There are four key factors that will make a difference for the future:
1. Ensure Projects are Aligned
A major reason for project failure is that most organizations do not ensure that all projects they implement align with their organization’s core strategies. If organizations were to implement only those projects that were in alignment with their strategic goals, their success rate would increase dramatically because executive sponsorship would not be an issue.
However, reality shows that the majority of projects on the go are not associated with corporate and/or departmental strategic plans. Therefore it
is not surprising that a crisis is around the corner because senior executives are not convinced the project realizes the strategic intent.
2. Make sure Project Management is a Profession
Most organizations set-up a Project Management Office. The expectations are:
- more successful implementation of projects;
- predictable, reusable project management tools, techniques and processes;
- increased professionalism in project management.
If a project is strategically aligned and project management is built into the corporate culture then everyone who works on a project will immediately know what their part is in making the project successful. Project Management will be embedded into the everyday practice. Much as quality management has evolved over the past 20 years to become a competency requirement for all jobs, project management is following the same route.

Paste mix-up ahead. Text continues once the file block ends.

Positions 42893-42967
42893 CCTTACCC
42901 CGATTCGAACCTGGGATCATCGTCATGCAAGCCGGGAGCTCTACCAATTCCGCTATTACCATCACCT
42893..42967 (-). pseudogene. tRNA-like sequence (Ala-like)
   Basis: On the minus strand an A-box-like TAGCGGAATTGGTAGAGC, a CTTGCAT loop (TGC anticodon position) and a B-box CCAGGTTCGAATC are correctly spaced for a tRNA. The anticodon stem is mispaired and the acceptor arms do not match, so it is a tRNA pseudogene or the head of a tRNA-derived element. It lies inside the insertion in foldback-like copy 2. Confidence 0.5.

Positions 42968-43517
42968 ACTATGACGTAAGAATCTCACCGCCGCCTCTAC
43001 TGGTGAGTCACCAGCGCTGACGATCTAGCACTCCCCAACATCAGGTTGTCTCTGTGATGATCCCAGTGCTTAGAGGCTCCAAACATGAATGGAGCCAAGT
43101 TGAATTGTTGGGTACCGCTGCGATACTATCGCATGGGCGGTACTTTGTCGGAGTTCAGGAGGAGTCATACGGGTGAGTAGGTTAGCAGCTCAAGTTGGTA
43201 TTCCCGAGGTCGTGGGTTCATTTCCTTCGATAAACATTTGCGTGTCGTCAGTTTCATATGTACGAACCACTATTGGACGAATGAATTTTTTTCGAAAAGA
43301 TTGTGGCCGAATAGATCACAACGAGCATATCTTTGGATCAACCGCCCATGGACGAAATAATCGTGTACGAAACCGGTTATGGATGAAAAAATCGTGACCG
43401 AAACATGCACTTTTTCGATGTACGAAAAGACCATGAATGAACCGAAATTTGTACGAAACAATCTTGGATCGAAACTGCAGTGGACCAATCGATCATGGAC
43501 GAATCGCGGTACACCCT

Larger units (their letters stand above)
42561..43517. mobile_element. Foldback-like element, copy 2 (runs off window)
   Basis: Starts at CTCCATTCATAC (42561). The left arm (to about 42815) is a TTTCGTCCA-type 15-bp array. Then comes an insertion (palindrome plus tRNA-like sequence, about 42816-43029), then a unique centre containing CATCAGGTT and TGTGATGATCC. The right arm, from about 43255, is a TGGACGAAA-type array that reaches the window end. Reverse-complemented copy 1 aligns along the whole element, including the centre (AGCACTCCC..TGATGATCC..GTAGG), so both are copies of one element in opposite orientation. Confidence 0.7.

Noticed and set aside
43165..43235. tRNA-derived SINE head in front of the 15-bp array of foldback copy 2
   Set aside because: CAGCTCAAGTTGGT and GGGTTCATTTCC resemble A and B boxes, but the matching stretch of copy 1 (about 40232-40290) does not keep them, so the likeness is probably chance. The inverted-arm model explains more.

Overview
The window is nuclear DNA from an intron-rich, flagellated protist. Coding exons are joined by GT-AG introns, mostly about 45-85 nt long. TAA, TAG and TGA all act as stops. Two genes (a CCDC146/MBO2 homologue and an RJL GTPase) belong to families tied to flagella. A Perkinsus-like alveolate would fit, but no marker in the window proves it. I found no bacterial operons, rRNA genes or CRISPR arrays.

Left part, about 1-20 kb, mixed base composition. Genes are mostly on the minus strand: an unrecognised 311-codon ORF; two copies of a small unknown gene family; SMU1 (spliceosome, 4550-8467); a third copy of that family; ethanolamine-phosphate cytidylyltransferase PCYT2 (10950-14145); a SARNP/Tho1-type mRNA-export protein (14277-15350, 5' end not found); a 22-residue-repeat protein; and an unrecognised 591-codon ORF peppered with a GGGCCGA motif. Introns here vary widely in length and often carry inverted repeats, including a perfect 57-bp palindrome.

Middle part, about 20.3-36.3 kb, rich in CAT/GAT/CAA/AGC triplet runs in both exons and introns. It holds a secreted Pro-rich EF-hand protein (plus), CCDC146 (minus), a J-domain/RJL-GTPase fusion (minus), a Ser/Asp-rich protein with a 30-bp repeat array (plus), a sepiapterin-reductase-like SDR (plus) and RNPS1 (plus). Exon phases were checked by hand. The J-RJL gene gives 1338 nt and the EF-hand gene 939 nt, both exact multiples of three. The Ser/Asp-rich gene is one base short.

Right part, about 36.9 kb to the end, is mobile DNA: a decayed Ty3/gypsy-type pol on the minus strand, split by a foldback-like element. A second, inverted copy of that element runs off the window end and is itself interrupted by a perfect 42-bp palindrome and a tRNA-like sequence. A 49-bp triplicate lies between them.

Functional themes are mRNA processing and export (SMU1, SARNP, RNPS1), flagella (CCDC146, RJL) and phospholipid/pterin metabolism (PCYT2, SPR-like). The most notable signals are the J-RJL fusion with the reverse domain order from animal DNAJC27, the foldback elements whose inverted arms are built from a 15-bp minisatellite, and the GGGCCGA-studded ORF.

3. Implement Project Management Best Practices
Project Management Offices should be focused on a few strategic objectives:
- gathering lessons learned;
- creating measurement systems that support decision making;
- showing key resource dependencies.
4. Create a Project Measurement System
In general projects are measured on their success to keep their word. In effect the planned time, budget and scope that has been agreed must be kept. This is however not the way to measure success. What should be measured is the business contribution or value contribution of the project.
It is admittedly a lot harder to measure business contribution of a project, but is it a sure way to avoid having discussions about small overruns or acceptable scope creep.